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ISBN: 9781771990295 9781771990301 9781771990325 9781771990318 Year: Pages: 440 DOI: 10.15215/aupress/9781771990295.01 Language: English
Publisher: Athabasca University Press
Subject: Political Science
Added to DOAB on : 2016-08-10 20:03:30
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Prior to May 2015, the oil-rich jurisdiction of Alberta had, for over four decades, been a one-party state. During that time, the rule of the Progressive Conservatives essentially went unchallenged, with critiques of government policy falling on deaf ears and Alberta ranking behind other provinces in voter turnout. Given the province’s economic reliance on oil revenues, a symbiotic relationship also developed between government and the oil industry. Cross-national studies have detected a correlation between oil-dependent economies and authoritarian rule, a pattern particularly evident in Africa and the Middle East. Alberta Oil and the Decline of Democracy in Canada sets out to test the “oil inhibits democracy” hypothesis in the context of an industrialized nation in the Global North.In probing the impact of Alberta’s powerful oil lobby on the health of democracy in the province, contributors to the volume engage with an ongoing discussion of the erosion of political liberalism in the West. In addition to examining energy policy and issues of government accountability in Alberta, they explore the ramifications of oil dependence in areas such as Aboriginal rights, environmental policy, labour law, women’s equity, urban social policy, and the arts. If, as they argue, reliance on oil has weakened democratic structures in Alberta, then what of Canada as whole, where the short-term priorities of the oil industry continue to shape federal policy? In Alberta, the New Democratic Party is in a position to reverse the democratic deficit that is presently fuelling political and economic inequality. The findings in this book suggest that, to revitalize democracy, provincial and federal leaders alike must find the courage to curb the influence of the oil industry on governance.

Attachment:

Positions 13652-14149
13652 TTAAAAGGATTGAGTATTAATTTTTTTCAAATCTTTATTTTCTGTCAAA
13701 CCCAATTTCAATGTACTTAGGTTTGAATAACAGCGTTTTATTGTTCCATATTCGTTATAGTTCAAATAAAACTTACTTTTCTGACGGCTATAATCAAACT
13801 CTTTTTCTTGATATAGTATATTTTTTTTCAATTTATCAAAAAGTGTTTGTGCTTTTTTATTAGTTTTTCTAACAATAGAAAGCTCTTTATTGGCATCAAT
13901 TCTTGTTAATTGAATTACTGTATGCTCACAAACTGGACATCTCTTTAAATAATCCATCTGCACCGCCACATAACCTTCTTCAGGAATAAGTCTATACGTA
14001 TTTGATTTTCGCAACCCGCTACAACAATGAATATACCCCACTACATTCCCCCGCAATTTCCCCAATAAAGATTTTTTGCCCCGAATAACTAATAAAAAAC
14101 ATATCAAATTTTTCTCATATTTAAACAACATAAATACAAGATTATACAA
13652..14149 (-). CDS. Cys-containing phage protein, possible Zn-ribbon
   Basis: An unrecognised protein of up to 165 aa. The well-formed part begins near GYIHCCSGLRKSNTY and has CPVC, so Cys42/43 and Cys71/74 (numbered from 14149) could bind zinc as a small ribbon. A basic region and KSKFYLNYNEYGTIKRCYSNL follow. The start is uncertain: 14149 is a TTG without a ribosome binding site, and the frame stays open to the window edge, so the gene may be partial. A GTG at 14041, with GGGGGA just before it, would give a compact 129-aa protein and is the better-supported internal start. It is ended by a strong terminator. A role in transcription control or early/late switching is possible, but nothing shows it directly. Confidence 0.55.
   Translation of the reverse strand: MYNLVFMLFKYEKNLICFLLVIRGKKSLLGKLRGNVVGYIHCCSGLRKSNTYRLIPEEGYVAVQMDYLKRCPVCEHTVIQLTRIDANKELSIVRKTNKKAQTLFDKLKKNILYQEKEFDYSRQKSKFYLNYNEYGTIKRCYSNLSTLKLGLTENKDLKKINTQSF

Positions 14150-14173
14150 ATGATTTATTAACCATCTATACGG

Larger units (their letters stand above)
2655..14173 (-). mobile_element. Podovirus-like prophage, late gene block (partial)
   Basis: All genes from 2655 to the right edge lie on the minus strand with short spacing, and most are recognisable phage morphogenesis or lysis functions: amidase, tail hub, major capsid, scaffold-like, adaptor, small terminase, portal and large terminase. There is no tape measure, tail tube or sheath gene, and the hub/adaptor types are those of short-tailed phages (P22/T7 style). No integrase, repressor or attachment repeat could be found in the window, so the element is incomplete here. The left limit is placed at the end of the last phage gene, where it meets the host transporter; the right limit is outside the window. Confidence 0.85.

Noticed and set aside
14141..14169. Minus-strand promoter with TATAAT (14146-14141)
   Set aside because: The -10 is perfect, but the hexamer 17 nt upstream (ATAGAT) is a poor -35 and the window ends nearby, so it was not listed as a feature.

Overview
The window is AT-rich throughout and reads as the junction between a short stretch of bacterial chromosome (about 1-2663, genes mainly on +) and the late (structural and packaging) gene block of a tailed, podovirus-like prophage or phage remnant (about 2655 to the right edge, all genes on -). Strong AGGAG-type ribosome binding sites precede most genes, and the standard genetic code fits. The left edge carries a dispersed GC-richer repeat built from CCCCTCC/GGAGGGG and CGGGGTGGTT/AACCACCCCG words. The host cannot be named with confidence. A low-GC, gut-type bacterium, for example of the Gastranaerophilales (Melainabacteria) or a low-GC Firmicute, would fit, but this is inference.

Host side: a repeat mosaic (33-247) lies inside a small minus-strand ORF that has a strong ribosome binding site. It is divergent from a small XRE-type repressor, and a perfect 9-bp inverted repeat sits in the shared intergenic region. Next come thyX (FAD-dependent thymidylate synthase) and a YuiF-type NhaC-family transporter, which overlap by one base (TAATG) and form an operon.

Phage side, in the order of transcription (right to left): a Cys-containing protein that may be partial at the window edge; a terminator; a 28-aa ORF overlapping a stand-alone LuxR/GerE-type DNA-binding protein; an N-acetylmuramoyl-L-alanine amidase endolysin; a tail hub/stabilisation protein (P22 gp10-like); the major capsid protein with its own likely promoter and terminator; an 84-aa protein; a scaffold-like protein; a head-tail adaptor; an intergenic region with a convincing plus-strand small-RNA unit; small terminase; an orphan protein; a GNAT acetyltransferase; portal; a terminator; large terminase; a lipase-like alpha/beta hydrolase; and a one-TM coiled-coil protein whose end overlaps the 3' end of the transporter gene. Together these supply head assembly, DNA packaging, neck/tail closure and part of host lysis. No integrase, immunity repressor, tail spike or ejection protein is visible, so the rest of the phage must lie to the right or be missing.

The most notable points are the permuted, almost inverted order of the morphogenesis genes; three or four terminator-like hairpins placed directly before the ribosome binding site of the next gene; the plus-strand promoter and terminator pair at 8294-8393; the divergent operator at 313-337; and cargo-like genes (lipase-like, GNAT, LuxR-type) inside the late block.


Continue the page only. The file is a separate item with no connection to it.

Sustainability in China: Bridging Global Knowledge with Local Action

ISBN: 9783038421139 9783038421146 Year: Pages: 332 Language: English
Publisher: MDPI - Multidisciplinary Digital Publishing Institute
Subject: Environmental Sciences
Added to DOAB on : 2016-05-09 15:17:13
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China’s road to sustainability has attracted global attention. Since the “Reform & Opening Up” policy, China’s rapid pace of both urbanization and industrialization has made its being the second largesteconomy but meantime a heavy environmental price has been paid over the past few decades for addressing the economic developmental target. Today, as the biggest developing country, China needs to take more responsibilities for constructing its local ecological-civilization society as well as for addressingthe global challenges such as climate change, resources scary and human beings well-fare; therefore, weneed to have deeper understandings into China’s way to sustainability at very different levels, bothspatially and structurally, concerns ranging from generating sustainable household livelihoods to globalclimate change, from developing technological applications to generate institutional changes. In thisspirit, this publication, “Sustainability in China: Bridging Global Knowledge with Local Action” aims to investigate the intended and spontaneous issues concerning China’s road to sustainability in a combined top-down and bottom-up manner, linking international knowledge to local-based studies.